The Tennessee Titans went all-in on the 2021 season but have since made several cost-cutting measures to get their financial house more in order in 2022.
Among the moves the Titans made were cutting wide receiver Julio Jones, left guard Rodger Saffold and cornerback Janoris Jenkins, and they traded wide receiver A.J. Brown to the Philadelphia Eagles, absolving themselves of having to pay him a hefty extension.
As things stand now, the Titans are in a pretty good spot financially, with the team having $11.8 million in effective cap space, per Over the Cap, but how are things looking three years down the line?
According to Pro Football Focus’ Brad Spielberger, not great. He ranks the Titans No. 22 in salary cap health for the next three years.
The Titans rank 31st in active draft capital, 18th in effective cap space from 2022-24, 10th in total prorated money, 27th in top 51 veteran valuation, and third in 2023 unrestricted free agent valuation.
The 2023 offseason could be an expensive one for Tennessee. Assuming they don’t extend him in 2022, defensive lineman Jeffery Simmons will have to be taken care with a massive deal.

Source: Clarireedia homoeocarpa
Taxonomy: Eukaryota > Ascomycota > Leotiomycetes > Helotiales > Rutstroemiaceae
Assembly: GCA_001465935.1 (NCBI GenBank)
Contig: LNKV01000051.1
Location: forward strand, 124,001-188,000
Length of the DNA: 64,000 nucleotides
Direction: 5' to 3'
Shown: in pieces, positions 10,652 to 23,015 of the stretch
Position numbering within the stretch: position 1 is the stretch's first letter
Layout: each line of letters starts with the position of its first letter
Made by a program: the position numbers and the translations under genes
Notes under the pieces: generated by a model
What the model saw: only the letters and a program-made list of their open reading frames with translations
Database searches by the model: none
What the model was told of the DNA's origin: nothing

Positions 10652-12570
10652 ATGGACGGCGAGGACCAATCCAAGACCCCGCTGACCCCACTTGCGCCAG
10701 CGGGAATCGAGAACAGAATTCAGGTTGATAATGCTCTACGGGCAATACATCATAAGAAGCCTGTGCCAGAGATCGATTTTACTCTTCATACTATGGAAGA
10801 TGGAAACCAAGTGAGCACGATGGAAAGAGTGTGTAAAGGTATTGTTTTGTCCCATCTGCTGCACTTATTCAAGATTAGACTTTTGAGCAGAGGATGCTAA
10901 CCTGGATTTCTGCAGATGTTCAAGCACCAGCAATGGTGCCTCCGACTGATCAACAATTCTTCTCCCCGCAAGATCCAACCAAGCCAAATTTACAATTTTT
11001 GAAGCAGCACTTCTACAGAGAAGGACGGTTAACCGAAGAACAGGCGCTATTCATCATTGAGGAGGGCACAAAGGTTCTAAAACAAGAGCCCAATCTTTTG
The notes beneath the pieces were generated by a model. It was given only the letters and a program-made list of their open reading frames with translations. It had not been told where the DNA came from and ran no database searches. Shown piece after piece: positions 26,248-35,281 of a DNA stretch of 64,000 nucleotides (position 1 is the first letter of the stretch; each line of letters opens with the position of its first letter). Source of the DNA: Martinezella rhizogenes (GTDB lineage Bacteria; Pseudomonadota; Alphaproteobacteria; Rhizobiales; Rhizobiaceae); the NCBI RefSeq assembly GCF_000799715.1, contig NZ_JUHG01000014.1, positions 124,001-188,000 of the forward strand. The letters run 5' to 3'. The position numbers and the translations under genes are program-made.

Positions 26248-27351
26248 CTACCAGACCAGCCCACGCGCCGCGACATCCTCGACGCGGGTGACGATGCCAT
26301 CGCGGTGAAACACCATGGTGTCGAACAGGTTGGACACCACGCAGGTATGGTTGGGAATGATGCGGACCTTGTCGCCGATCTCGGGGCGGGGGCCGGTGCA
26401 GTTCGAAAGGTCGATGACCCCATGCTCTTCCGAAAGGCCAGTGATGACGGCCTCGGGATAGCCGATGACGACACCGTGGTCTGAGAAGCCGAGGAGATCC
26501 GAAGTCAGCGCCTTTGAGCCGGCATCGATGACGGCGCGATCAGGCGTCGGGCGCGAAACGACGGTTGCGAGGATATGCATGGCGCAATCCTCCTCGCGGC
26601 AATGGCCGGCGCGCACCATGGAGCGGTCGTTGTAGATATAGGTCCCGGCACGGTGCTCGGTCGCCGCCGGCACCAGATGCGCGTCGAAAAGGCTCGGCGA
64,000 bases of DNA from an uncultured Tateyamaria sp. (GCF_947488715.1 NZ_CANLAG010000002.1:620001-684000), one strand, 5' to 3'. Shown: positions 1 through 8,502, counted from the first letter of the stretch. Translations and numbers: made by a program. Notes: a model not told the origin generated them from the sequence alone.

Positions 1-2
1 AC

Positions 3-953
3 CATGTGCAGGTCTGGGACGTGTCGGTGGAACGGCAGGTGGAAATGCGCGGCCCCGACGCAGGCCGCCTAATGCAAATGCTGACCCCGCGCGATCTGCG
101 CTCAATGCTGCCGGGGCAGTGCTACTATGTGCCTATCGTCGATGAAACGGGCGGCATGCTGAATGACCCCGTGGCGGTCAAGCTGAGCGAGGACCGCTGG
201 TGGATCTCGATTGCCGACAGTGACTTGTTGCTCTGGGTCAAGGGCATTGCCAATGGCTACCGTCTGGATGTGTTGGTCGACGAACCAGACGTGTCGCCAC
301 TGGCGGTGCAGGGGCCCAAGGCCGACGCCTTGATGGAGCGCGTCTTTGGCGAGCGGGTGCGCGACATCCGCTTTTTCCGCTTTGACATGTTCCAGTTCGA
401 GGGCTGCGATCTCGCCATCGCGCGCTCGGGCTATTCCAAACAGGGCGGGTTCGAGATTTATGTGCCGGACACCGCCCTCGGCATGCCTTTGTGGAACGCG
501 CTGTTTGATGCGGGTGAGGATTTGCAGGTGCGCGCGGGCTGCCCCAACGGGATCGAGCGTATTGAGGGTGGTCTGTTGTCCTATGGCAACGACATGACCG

The Titans will also have the rest of their remaining 2019 draft class — all of whom are starters — to make decisions on, with safety Amani Hooker, right guard Nate Davis and linebacker David Long all hitting free agency.
Tennessee’s financial ace in the hole is 2022 third-round pick and quarterback, Malik Willis.
If the Titans can successfully develop him into a starter for 2023, they’ll be able to part ways with Ryan Tannehill’s expensive contract and will have a young quarterback on a cheap contract, allowing the team to allocate its funds elsewhere.
Willis’ failure to develop will complicate things, though. Such a scenario would either force Tennessee to stick with Tannehill for one more year, or go out and find a potentially expensive stopgap.